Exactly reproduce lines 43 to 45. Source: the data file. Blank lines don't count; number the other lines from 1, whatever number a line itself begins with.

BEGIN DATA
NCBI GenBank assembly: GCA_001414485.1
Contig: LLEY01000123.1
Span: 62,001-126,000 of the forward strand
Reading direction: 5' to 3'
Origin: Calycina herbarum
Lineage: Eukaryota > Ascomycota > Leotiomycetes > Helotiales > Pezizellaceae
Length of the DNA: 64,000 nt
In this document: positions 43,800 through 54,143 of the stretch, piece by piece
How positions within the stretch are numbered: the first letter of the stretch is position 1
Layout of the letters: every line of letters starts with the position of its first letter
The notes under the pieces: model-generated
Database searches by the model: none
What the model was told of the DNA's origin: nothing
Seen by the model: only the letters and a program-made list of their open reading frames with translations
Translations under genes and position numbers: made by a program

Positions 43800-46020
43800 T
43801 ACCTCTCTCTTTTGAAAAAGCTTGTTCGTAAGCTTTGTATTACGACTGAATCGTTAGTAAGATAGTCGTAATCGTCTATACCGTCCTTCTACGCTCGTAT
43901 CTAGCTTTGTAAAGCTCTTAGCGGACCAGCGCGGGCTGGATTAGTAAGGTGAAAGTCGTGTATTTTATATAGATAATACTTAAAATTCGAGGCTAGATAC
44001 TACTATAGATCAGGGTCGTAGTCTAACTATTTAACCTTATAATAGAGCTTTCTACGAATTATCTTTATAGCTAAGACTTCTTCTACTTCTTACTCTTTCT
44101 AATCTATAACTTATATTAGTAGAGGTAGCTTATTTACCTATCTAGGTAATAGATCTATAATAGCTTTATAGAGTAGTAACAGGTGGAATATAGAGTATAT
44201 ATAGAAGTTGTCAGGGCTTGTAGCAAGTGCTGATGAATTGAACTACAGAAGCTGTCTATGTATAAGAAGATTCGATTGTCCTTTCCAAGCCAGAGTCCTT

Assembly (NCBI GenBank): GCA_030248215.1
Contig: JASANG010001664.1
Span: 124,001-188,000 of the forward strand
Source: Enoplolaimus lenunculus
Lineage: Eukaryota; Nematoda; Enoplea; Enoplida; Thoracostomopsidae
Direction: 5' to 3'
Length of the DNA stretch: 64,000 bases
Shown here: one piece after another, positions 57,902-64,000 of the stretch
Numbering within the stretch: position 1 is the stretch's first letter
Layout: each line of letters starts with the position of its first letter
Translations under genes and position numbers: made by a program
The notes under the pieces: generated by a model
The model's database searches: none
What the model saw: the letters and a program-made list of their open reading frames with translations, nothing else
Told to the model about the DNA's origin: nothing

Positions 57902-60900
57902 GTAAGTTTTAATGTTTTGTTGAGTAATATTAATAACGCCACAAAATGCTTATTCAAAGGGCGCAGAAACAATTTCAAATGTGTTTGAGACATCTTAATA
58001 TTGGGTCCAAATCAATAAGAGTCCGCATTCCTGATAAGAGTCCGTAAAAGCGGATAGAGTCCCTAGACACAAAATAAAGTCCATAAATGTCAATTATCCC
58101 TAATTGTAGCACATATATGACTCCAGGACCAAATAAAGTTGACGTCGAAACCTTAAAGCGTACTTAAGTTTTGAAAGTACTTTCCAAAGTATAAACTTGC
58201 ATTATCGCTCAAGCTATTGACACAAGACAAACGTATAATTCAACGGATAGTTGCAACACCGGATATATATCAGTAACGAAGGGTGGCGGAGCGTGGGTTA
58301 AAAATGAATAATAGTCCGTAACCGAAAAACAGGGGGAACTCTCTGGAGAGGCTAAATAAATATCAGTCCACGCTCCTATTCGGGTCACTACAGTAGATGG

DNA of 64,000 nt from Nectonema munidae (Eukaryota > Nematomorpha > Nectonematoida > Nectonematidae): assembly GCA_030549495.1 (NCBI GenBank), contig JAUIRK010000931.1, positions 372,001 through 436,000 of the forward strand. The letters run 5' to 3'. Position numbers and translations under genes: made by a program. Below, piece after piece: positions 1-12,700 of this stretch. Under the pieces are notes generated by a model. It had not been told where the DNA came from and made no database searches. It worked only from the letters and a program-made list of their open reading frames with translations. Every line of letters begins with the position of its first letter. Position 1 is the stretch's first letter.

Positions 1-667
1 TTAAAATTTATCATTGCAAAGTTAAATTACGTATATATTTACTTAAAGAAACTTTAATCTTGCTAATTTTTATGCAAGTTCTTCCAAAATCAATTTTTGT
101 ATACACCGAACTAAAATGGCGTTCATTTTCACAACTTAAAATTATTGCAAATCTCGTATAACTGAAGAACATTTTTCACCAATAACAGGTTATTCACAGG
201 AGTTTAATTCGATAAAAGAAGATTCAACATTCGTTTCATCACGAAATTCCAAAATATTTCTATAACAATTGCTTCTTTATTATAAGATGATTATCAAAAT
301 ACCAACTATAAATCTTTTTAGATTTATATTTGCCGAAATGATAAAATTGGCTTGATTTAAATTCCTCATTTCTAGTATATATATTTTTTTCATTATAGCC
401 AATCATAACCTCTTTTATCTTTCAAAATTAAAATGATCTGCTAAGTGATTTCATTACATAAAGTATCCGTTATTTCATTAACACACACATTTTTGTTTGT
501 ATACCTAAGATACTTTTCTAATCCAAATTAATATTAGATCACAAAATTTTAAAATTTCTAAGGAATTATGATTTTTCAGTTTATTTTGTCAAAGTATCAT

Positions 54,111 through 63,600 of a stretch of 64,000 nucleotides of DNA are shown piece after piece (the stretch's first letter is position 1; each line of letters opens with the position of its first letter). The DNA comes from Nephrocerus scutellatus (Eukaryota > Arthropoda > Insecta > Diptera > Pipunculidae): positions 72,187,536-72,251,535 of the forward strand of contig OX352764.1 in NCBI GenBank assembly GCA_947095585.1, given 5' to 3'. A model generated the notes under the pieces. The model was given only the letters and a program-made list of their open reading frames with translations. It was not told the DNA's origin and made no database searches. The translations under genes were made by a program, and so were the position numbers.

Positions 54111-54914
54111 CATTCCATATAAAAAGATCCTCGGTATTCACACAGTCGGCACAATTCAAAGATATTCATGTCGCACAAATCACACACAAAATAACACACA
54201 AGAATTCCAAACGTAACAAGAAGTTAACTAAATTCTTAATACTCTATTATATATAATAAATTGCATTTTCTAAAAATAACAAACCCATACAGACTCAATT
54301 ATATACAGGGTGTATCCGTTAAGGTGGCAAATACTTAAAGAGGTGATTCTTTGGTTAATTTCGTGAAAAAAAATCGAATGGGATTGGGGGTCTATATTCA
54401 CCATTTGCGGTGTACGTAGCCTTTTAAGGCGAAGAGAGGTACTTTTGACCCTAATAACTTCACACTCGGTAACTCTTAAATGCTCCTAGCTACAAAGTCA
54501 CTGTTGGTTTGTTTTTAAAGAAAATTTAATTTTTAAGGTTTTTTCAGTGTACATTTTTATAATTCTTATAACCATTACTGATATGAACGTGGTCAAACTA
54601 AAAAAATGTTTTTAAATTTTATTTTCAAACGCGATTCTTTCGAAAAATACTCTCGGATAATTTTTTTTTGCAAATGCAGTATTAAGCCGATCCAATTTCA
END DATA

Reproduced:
58301 AAAATGAATAATAGTCCGTAACCGAAAAACAGGGGGAACTCTCTGGAGAGGCTAAATAAATATCAGTCCACGCTCCTATTCGGGTCACTACAGTAGATGG

DNA of 64,000 nt from Nectonema munidae (Eukaryota > Nematomorpha > Nectonematoida > Nectonematidae): assembly GCA_030549495.1 (NCBI GenBank), contig JAUIRK010000931.1, positions 372,001 through 436,000 of the forward strand. The letters run 5' to 3'. Position numbers and translations under genes: made by a program. Below, piece after piece: positions 1-12,700 of this stretch. Under the pieces are notes generated by a model. It had not been told where the DNA came from and made no database searches. It worked only from the letters and a program-made list of their open reading frames with translations. Every line of letters begins with the position of its first letter. Position 1 is the stretch's first letter.

Positions 1-667